Malaysian students ranking in PISA survey for reading, mathematics and scientific literacy

January 16th, 2012 by poobalan | View blog reactions Leave a reply »
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The OECD Programme for International Student Assessment (PISA) arose from OECD policy initiatives in the latter half of the 1980s aimed at improving the quality of education throughout OECD countries.

PISA  is an international study which began in the year 2000. It aims to evaluate education systems worldwide by testing the skills and knowledge of 15-year-old students in participating countries/economies. Since the year 2000 over 70 countries and economies have participated in PISA.

PISA is an international comparative survey of 15-year-olds’ knowledge and skills in reading, mathematical and scientific literacy.

PISA seeks to measure how well young adults have acquired the knowledge and skills that are required to function as successful members of society.

Sixty-four countries or economies originally participated in PISA 2009: all 34 OECD countries plus 31 partner countries and economies. These 65 participants administered the PISA 2009 tests in 2009.

An additional 10 economies were added in 2010, under PISA2009+. Malaysia is one of the 10, along with Costa Rica, Georgia, Himanchal Pradesh (India), Malta, Mauritius, Miranda (Venezuela), Moldova, Tamil Nadu (India), and UAE.

PISA 2009+ involved testing just over 46 000 students across these ten participants, representing a total of about 1 377 000 15-year-olds.

The PISA sample is drawn from the population of students aged between 15 years and three months (completed) and 16 years and two months (completed) who attend educational institutions and are in the equivalent to Grade 7 or above.

PISA assesses outcomes primarily in the areas of reading literacy, mathematical literacy and scientific literacy.

Reading literacy: An individual’s capacity to understand, use, reflect on and engage with written texts, in order to achieve one’s goals, to develop one’s knowledge and potential, and to participate in society. Mathematical literacy: An individual’s capacity to identify and understand the role that mathematics plays in the world, to make well-founded judgements and to use and engage with mathematics in ways that meet the needs of that individual’s life as a constructive, concerned and reflective citizen. Scientific literacy: An individual’s scientific knowledge and use of that knowledge to identify questions, to acquire new knowledge, to explain scientific phenomena, and to draw evidence-based conclusions about science related issues, understanding of the characteristic features of science as a form of human knowledge and enquiry, awareness of how science and technology shape our material, intellectual, and cultural environments, and willingness to engage in science-related issues, and with the ideas of science, as a reflective citizen.

So, let’s see how our 15-year olds performed among the 75 economies which includes OECD countries:

Students in Malaysia attained a mean score of 414 on the PISA reading literacy scale. This mean score is below the means attained in all OECD countries and equivalent to the mean scores estimated for Brazil, Colombia, Miranda-Venezuela, Montenegro, Thailand and Trinidad and Tobago. In Malaysia, 56% of students are estimated to have a proficiency in reading literacy that is at or above the baseline level needed to participate effectively and productively in life. Students in Malaysia attained a mean score of 404 on the mathematical literacy scale. This mean score is below the means attained in all OECD countries. In Malaysia, 41% of students are proficient in mathematics at least to the baseline level at which they begin to demonstrate the kind of skills that enable them to use mathematics in ways considered fundamental for their future development. In Malaysia, there was no statistically significant difference in the performance of boys and girls in mathematical literacy.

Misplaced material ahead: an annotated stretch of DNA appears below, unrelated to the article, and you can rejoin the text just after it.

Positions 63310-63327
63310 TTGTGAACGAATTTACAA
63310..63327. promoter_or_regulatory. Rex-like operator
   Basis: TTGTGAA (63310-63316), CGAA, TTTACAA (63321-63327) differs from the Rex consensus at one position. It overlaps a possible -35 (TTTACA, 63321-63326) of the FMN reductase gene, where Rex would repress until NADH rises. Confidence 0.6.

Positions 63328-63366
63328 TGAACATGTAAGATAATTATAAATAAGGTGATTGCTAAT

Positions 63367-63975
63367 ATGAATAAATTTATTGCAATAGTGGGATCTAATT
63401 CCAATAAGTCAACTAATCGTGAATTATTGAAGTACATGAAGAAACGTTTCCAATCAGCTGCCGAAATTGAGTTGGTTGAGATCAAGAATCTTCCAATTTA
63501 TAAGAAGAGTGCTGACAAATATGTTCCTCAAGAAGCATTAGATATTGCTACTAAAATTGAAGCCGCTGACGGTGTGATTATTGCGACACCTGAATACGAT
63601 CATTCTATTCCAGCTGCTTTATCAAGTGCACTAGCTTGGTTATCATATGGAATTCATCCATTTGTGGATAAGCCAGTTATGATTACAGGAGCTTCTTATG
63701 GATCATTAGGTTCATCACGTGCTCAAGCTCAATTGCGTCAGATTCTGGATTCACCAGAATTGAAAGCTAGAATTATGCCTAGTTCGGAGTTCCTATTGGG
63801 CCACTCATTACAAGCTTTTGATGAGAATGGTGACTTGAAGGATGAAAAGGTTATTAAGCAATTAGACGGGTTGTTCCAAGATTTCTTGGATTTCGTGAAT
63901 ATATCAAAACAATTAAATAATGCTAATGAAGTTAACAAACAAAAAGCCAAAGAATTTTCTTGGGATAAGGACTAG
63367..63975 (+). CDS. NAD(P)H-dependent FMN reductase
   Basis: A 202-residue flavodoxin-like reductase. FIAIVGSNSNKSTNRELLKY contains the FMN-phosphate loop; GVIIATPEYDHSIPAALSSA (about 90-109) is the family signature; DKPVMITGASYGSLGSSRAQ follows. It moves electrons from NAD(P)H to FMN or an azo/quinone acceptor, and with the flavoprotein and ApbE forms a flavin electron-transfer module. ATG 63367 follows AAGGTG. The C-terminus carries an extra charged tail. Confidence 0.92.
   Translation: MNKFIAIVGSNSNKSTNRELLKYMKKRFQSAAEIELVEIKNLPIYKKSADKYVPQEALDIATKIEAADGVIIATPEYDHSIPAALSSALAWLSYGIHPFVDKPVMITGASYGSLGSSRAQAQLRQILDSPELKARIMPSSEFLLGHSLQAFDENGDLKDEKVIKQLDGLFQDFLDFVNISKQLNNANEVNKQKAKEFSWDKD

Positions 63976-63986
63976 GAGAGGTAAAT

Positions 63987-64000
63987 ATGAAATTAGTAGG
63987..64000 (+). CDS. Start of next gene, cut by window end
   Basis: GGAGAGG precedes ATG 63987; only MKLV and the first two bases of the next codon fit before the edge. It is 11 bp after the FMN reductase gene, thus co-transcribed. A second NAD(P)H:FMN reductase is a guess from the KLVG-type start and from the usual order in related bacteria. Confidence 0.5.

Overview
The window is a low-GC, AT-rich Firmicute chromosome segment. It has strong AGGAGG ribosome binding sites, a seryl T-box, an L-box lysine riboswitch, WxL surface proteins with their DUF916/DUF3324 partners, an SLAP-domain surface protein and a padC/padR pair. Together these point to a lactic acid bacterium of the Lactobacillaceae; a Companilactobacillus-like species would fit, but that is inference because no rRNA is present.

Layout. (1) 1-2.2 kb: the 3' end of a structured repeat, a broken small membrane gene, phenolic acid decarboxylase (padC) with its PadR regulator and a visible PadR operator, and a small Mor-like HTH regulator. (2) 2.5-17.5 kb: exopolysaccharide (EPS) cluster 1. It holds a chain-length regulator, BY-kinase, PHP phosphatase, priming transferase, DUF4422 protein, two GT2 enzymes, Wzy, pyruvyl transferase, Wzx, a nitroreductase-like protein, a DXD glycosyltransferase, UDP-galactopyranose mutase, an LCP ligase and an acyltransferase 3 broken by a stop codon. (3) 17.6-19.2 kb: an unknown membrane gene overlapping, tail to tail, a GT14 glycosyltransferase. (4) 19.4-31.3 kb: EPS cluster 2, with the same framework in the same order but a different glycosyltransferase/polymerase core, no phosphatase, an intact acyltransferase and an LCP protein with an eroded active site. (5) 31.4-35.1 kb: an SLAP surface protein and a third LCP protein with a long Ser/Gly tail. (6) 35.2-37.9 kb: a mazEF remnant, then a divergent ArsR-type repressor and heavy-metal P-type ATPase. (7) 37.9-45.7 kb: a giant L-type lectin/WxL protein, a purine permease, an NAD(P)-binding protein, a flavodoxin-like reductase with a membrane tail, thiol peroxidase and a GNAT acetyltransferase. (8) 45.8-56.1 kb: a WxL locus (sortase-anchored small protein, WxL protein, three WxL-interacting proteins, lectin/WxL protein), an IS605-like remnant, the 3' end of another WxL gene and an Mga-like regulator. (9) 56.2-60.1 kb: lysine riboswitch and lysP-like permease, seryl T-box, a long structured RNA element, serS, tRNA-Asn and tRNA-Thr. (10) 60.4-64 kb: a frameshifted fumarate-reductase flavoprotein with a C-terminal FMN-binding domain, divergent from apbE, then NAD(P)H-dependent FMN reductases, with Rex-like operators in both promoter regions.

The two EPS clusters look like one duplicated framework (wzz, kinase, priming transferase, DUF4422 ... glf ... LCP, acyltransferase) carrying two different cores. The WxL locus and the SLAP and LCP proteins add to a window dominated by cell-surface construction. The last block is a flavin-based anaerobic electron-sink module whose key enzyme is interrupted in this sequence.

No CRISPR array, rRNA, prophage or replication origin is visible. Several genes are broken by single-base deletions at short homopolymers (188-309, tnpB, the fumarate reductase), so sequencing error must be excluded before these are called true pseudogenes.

Malaysian students were estimated to have a mean score of 422 on the scientific literacy scale. Malaysia’s mean score was significantly higher than that estimated for the lowest scoring OECD country, Mexico. In Malaysia, 57% of students are proficient in science at least to the baseline level at which they begin to demonstrate the science competencies that will enable them to participate actively in life situations related to science and technology. In Malaysia, there was a statistically significant gender difference of 10 score points in scientific literacy, favouring girls.

FYI, The top economy in the survey, across all 3 areas was Shanghai (China). Singapore was consistently among the top 5, while India’s two states were quite bad, occupying the lower 3 rungs. Other countries which were consistent in top 10 places were Hong Kong, Japan, Finland, Canada and Korea.

Below are some snapshots of the comparison tables.


Math: Science:     The full report (PDF) is found here. (caution: its a 13.5MB size file). sources:,3417,en_32252351_32235731_1_1_1_1_1,00.html



  1. Li-ling says:

    It would be interesting to know or at least have an idea of where/who the participant samples were from.

  2. Nigelvan Andrew says:

    \(-.-)/ that the key!
    if they actually picked a correct student/pupils,sure there will be a better result than this…

  3. niz says:

    rankings.. so this is our target? and readings both comments really dissappoint me..